FRED: That was a while back. I believe I first took a strong interest in rare, endangered, and sensitive plants in the mid 1980s while working in the herbarium at the Museum of Systematic Biology at UC, Irvine, mostly in association with my flora of Orange County project. Roxanne Bittman, working with the Nature Conservancy contacted me about conducting a status review of Laguna Beach Dudleya (Dudleya stolonifera). TNC was pleased with the result and asked me to conduct status reviews of several other rare species. Roxanne Bittman later was hired by the California Department Fish and Game (now Fish and Wildlife) within the California Natural Diversity Data Base program and we have remained in contact to this day. I was hooked on analysis and reviewing rare species. I was volunteered to be the rare plant chair of the Orange Co. CNPS chapter a couple years previously, but it was not until the dudleya review that I began to really take interest in the CNPS position.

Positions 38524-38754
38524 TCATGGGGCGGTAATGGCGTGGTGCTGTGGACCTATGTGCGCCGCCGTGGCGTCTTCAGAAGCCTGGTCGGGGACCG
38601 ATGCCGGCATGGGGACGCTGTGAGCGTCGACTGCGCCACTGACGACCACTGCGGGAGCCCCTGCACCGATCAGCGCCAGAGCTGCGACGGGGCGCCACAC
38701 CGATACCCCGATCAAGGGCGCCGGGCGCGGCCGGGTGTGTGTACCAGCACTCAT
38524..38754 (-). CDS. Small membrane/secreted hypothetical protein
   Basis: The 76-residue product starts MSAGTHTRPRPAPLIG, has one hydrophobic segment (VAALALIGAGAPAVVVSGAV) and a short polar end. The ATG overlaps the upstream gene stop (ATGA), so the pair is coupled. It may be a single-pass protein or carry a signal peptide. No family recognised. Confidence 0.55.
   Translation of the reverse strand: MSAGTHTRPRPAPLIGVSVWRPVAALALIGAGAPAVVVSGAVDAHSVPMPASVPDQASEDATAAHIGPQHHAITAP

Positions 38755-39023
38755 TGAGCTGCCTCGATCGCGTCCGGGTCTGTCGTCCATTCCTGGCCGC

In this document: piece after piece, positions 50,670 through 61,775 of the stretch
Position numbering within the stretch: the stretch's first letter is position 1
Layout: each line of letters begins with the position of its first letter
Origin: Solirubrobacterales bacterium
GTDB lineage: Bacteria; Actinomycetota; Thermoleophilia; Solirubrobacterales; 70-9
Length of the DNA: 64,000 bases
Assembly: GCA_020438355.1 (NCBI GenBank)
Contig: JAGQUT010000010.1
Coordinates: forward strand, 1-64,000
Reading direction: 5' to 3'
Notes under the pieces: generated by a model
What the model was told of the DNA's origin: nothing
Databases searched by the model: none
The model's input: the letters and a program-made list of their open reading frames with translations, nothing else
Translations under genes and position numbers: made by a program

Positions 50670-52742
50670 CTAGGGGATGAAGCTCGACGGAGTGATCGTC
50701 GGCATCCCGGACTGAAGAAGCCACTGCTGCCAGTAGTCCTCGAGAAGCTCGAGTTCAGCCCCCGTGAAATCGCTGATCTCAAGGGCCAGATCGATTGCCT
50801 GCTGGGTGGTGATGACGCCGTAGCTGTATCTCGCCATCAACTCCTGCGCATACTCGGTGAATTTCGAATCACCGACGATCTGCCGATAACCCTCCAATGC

Rare Plant Hunting in a Dry Year

By Fred Roberts, Rare Plant Botanist 

You’ve probably noticed this. It is a dry year, a very dry year. According to the National Weather Service, the rainfall between October 1, 2017 and July 6, 2017 at Oceanside, my hometown, was 5.54 inches (141 mm), only about 55 percent of the yearly average of 9.90 inches (250 mm). Nearly three inches (75 mm) of that fell in a single day in January. Other places in Southern California saw even lower totals during the season. Alpine, for example has only seen 45 percent of normal rainfall. So yes, indeed, this is a dry year.

There are only two ways to deal with a year like this. Stay home and hope for better next year or look harder. Job necessity required I do the later for project surveying rare plants over the 8,600-acre Canyon and Canyon 2 burn. The two fires swept through the Anaheim Hills and northwestern Santa Ana Mountains last September.